The Scottish people have persevered through many a hardship and challenge: The Anglo-Scottish Wars, the reign of Charles I, the Highland Potato Famine, 19th century urban overcrowding, Donald Trump.

And as recent government numbers prove, Scots have now managed to seriously curtail the use of throwaway plastic shopping bags since a minimum per-bag fee of 5 pence (about 8 cents) was enacted last year. This hasn’t been the easiest task for a country that, until recently, had the highest usage rate of single-use shopping bags — or “carriers” — in the United Kingdom. Residents of Scotland, however, were up for the challenge and have done a cracking good job in the process.

New government figures show that in the 12 months since the bag fee became law, the number of single-use plastic bags distributed in supermarkets and other retailers has dropped by a staggering 80 percent — that’s roughly 650 million bags, an equivalent of 4,000 metric tons of plastic.

Calling the 1-year-old campaign a “major success,” Scotland’s Environment Secretary Richard Lochhead notes: “Previously, statistics showed that people in Scotland used more than 800 million new single-use carrier bags every single year — more per head than anywhere else in the U.K. It's now becoming second nature to shoppers to reuse their carrier bags and hopefully to think more about our impact on the environment."

He adds: "I am confident that Scotland is going to go strength from strength in its bid to tidy up our streets and beaches, where litter has been a highly visible problem in the past."

Iain Gulland, head of Zero Waste Scotland, echoes Lochhead's sentiments: "It's not always easy to change our habits, but Scotland is proving it has this in the bag."

tesco plastic shopping bagErrant plastic Tesco bags dangling from trees are a lot less common sight these days in Scotland. (Photo: Graham C99/flickr)

As the Scottish government has noted, discarded plastic shopping bags make up only a small segment of the national waste stream by weight. However, they can become a “highly visible and damaging component of litter."

Although they are not the most common form of litter, plastic single use carrier bags in particular have a disproportionate impact on wildlife, particularly in the marine environment where they can be mistaken for food and cause death after ingestion. As they are light easily windblown they can spread widely and be difficult to remove from the wider environment.

While retailers that offer carriers to customers for the 5p fee have experienced reductions as high as 90 percent, some chain stores, including Sainsbury's, have seen flimsy plastic shopping bags completely disappear because they stopped offering them altogether. Sainsbury's shoppers, however, now have the option to invest in a sturdy, reusable tote made from recycled materials for 5p.

As for the folks who have handed over 5p in exchange for a plastic bag over the past year, they’ve helped to raise £6.7 million for “good causes.”

Much like in Wales, Northern Ireland and, most recently, England, the money collected through the bag fee is donated by retailers to a range of local and national charities — most environmental — of their choice. For example, British retail behemoth Tesco donates the plastic bag cash from its Scottish stores to Keep Scotland Beautiful. Levy funds generated at Welsh Tesco locations go to Keep Wales Tidy.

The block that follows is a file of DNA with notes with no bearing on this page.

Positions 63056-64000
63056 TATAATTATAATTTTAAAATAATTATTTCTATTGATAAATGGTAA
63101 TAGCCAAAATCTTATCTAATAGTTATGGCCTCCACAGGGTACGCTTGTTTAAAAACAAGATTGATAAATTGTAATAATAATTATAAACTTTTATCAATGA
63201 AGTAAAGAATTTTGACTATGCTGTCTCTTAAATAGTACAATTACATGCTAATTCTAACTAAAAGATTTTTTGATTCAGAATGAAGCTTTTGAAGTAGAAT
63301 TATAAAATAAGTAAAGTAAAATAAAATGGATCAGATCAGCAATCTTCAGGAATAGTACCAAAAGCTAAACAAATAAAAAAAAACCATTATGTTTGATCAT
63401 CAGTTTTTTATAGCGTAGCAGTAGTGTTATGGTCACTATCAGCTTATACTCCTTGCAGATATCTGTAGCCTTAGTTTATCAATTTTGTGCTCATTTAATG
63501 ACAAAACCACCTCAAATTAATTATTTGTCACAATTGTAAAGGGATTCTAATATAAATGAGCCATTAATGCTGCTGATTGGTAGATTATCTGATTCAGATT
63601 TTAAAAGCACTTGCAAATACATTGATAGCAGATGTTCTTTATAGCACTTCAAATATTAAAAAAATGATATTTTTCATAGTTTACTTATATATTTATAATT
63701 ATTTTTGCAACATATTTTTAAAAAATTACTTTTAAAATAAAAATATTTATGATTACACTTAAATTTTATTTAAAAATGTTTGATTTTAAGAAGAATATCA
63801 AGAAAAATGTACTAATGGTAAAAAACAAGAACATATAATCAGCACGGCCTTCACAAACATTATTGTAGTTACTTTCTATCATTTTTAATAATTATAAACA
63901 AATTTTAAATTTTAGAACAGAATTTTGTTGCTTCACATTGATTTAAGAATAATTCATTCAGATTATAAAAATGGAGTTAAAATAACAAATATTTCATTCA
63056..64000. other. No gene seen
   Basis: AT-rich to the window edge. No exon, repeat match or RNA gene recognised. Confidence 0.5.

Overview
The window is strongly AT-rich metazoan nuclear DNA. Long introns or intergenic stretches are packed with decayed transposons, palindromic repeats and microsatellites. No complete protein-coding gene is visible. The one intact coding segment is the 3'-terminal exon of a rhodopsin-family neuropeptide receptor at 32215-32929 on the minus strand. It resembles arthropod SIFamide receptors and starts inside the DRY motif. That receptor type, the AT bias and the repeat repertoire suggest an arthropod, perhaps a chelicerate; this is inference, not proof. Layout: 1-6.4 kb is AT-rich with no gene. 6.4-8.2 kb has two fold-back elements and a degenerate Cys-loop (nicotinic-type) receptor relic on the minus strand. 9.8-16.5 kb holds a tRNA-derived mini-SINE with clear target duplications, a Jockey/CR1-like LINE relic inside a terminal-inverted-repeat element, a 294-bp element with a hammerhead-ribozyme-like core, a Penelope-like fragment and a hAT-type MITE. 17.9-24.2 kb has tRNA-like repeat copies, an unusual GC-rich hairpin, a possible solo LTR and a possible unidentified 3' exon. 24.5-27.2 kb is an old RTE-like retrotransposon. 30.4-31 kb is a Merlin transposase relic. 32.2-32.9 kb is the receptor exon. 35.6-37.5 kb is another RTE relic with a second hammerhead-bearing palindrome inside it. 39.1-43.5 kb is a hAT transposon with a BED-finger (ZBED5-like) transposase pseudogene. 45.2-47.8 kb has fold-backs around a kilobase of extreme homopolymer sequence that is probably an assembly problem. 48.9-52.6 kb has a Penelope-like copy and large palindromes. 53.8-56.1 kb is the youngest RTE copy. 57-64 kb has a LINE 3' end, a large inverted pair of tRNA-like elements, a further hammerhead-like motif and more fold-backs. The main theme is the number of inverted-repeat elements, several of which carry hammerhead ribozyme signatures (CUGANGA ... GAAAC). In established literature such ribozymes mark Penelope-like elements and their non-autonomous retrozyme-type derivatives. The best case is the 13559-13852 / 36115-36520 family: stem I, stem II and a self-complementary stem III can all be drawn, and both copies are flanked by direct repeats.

Sainsbury's charitable giving has been the subject of some controversy as of late because, as mentioned, the grocery store chain, the third largest in the U.K., has completely axed single-use carrier bags.

Out and about with reusable shopping bags in Edinburgh Hooray for reusable shopping bags! (Photo: Edinburgh Greens/flickr)

In 2011, Wales became the first country in the U.K. to institute a carrier bag fee while Northern Ireland followed suit in 2013. Scottish Parliament ushered in its own law, which applies to both food and non-food retailers, in Oct. 2014. Zero Waste Scotland, a government-funded environmental organization, heads up “retailer guidance” to help stores understand — and comply with — the law.

And then there’s England. What to say about England?

Earlier this month, England became the last country in the United Kingdom to enact a carrier bag fee, also 5p. Only applying to chain retailers or large standalone stores with more than 250 full-time employees, the regulations don't directly impact mom-and-pop corner stores although small businesses do have the option of charging for bags.

And with the new law has come a fair amount of predictable noise in the tabloids and on social media along with worries of in-store uprisings. (“Plastic bag chaos looms” screamed the Daily Mail earlier this month.)

In addition to confusion at the checkout aisle, the English have demonstrated rather transgressive behavior since the carrier crackdown went into effect. In some areas, supermarket basket theft is on the rise. In response, Tesco has equipped baskets with security tags at select stores to prevent further pilfery. And much to the fear of local councils, a few sticky-fingered shoppers have even made off with entire carts.

https://twitter.com/paulgrippa/status/652842725553930240/photo/1?ref_src=twsrc%5Etfw

England’s new law has also birthed some unusual (read: cheeky) instances of entrepreneurialism. As reported by CityLab, eBay’s U.K. site has been flooded with sellers offering “vintage” and “rare” plastic grocery store shopping bags for ridiculously marked up prices.

But never mind all the moaning and groaning and thievery in England. It's been a big year for Scotland. The English need only look directly north for encouragement and motivation.

Via [BBC], [Co.Exist]

Matt Hickman ( @mattyhick ) writes about design, architecture and the intersection between the natural world and the built environment.